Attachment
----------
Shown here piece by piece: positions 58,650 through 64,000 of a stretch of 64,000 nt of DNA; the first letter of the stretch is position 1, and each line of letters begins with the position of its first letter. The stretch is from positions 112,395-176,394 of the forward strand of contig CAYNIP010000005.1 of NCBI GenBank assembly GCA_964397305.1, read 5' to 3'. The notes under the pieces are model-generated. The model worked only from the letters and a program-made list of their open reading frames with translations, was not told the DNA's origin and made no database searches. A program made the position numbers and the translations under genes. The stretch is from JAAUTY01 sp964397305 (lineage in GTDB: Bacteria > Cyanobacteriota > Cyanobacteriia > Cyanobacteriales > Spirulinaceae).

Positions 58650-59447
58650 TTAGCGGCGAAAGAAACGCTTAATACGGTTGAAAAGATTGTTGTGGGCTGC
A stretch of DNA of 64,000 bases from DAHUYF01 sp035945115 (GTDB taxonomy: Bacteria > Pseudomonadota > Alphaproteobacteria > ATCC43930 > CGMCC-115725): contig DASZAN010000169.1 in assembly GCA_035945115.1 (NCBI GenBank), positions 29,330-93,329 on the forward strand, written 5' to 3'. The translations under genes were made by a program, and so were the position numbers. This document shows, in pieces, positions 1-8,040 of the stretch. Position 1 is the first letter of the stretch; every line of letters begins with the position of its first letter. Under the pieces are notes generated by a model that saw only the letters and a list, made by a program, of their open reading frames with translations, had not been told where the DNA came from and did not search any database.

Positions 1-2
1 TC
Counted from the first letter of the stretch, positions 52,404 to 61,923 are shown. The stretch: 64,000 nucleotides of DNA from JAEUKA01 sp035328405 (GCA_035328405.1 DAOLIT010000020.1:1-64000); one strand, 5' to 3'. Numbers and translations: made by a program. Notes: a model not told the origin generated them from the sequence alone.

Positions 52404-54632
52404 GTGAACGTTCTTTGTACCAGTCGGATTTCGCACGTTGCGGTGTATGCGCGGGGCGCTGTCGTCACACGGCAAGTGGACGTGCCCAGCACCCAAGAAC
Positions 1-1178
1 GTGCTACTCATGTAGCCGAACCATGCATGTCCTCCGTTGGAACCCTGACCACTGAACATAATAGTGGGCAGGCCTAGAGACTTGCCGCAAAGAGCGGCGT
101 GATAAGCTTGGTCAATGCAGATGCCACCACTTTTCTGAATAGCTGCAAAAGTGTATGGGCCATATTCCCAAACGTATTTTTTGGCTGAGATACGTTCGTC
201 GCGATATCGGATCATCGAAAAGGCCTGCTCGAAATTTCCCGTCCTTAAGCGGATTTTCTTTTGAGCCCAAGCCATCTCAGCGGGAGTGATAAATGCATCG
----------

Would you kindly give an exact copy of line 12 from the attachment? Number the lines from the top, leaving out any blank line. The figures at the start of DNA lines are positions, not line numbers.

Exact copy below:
101 GATAAGCTTGGTCAATGCAGATGCCACCACTTTTCTGAATAGCTGCAAAAGTGTATGGGCCATATTCCCAAACGTATTTTTTGGCTGAGATACGTTCGTC